Proposed Multi-Family Development presented to Town Council

At the Monday, February 1, 2021 Town Council Workshop the council received a presentation by Nathan Szanton and Kristin Martin of The Szanton Company relating to a proposed multi-family development at the Ocean House Commons located adjacent to the new Village Green on Ocean House Road.  The Szanton Company is an affiliate of  Monks Companies owned by Cape Elizabeth resident, Robert Monk, who was also in attendance.  The Szanton Company specializes in developing mixed-income rental housing and property management prioritizing residents.  Since 2004, The Szanton Company has developed 11 apartment complexes, with ten located in Maine.  The most recent property development, the Furman Block, is located in Portland on Kennebec and Parris Streets.

In Cape Elizabeth, Szanton is looking to provide housing which supports goals within the 2019 Comprehensive Plan which move to increase both diversity of housing types and affordable housing.  The proposed project would be located on lots three and four off of the Village Green and would provide 49 one-bedroom apartments targeting a variety of income levels.  Through their work with MaineHousing’s affordable housing program, 80 percent of the units would be offered as affordable and 20 percent of the units would be offered at market rate.  Szanton explained that in order for this formula to work, 39 units would be available to rent to anyone whose annual income does not exceed $42,000 or up to 60 percent of the area median income.  The estimated monthly rent for these units would be approximately $1,040.  The ten market-rate units would rent for approximately $1,495 per month.  Rent would include hot water, wi-fi, fitness center, community room, resident service coordination, and parking.

The project faces several hurdles related to zoning for which the developers are seeking amendments.  These include density, height, building footprint, and commercial space requirements.  The two lots designated for the development would allow for only 26 units under the current zoning regulations, but in order for the project to be financially feasible there needs to be 49 units. Martin explained that the lots include 100 feet of a wooded buffer which are protected from development.  This, along with the Village Green, would preserve open space despite the density of units.

The current zoning height limit is 35 feet.  With four floors, the Szanton project reaches 42 feet.  However, the elevation at the proposed site is six feet lower than the elevation on Ocean House Road.  This decrease in elevation would mean that the new building would not surpass the roofline of Town Hall.  In order to achieve the critical number of 49 units, the fourth floor is necessary.

Current zoning limits a building footprint to 5000 square feet and allows for two buildings to be joined by a connector.  The connector for the Szanton development includes a community room and three units, thereby making it a non-traditional connector.  In order to meet the benchmark of 49 units, this provision would also need to be amended.

The fourth obstacle is current zoning which requires that the first floor be reserved for commercial use.  In order to create 49 units, the first floor must be used.  Martin explained that one of the reason the amendment should be considered is that the property site is furthest from the main road.  This location would not easily attract patrons to any future commercial establishment.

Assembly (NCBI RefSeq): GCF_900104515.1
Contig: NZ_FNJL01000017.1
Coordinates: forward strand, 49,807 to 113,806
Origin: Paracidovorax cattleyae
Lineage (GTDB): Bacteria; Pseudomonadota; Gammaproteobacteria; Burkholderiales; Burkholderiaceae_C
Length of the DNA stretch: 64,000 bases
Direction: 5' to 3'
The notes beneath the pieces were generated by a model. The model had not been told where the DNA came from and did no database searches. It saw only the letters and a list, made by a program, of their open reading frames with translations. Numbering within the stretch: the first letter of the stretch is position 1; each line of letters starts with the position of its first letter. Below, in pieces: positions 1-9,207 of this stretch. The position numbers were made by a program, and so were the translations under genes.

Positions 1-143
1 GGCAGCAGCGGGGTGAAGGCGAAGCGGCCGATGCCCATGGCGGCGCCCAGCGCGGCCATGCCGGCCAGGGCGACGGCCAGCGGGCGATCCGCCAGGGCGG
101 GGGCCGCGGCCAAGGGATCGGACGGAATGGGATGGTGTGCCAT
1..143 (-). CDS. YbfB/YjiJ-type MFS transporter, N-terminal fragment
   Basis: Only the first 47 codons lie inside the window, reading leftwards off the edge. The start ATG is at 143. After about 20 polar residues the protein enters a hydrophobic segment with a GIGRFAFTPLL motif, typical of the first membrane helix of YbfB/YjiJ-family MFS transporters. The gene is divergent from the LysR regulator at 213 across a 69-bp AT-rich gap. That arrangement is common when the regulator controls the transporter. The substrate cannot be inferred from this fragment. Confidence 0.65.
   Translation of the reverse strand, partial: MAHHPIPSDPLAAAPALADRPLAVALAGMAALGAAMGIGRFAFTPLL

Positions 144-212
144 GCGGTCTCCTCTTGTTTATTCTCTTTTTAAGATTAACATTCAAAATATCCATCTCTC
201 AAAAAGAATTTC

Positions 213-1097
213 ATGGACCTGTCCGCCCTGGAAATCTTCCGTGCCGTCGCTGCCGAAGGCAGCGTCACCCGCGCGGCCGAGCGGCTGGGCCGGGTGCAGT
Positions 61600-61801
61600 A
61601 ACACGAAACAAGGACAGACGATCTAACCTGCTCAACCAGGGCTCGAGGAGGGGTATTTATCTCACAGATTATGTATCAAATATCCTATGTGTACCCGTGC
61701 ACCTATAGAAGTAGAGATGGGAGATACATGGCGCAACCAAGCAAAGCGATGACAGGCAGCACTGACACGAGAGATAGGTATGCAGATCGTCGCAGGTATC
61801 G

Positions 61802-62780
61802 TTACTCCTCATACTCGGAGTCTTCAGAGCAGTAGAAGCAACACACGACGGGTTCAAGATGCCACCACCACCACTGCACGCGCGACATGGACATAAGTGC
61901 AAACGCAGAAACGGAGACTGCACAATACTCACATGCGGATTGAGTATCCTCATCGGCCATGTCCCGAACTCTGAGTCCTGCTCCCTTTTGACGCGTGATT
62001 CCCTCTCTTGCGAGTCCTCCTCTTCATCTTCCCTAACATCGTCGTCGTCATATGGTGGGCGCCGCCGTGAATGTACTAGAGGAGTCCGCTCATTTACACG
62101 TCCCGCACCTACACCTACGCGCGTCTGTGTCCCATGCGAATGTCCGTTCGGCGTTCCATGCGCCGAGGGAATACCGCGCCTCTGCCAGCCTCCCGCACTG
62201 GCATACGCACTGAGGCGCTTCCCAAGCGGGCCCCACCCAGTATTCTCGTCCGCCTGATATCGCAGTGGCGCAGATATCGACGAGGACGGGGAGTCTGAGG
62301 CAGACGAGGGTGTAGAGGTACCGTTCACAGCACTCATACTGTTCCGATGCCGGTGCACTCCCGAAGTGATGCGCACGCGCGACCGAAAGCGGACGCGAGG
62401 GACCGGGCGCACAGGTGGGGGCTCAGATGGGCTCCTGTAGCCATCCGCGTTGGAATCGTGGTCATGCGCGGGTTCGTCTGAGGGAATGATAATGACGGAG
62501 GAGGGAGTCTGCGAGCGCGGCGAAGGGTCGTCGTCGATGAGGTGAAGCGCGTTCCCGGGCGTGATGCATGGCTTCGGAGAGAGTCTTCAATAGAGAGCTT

The total project cost is estimated to be $12.5 million.  Financing for all but seven percent of the project cost has been arranged.  This leaves a $750,000 gap which can be bridged through Tax Increment Financing (TIF).  As Szanton and Town Manager Matt Sturgis explained, a TIF is a flexible finance tool that a municipality can use to leverage new property taxes created by a specific project or development.  In this case, a TIF would permit the Szanton project to close the seven percent gap, as well as offer significant financial benefits to the town. The benefits are seen in the increased land value which is added to the town coffers annually and the entire taxable value being paid to the town after 30 years.  Furthermore, it ensures that affordability restrictions are in place for 45 years, creates 39 affordable rental housing units that would not exist otherwise, and adds vitality to the town center.

The majority of Town Councilors and community members who offered comments after the presentation stated that they were encouraged with the project’s purpose and potential for the town.  Councilor Penny Jordan commended the presentation and shared that the project was “exactly what was envisioned during the work of the  Comprehensive Plan Committee.”  Jordan added that the density the development would create “would really bring the energy we need to the town center in order to have vibrant businesses; we will not have vibrant businesses until we have people around and engaging in the town center.”  Those concerned with the project primarily cited the absence of units offering two or more bedrooms, which would likely preclude single-parent families from renting.

With hurdles to cross and timing constrained, Sturgis suggested that the council consider referring Town Center Affordable Housing Amendments to the Planning Board during the next Town Council meeting on February 8 at 7:00 p.m.  If approved by the council, the Town Council would request that the Planning Board complete and return their review of the recommended amendments by April 30, 2021. 

The presentation and video recording of the workshop can be found here.

Ocean House Commons configuration

Virtual renderings (courtesy of The Szanton Company)

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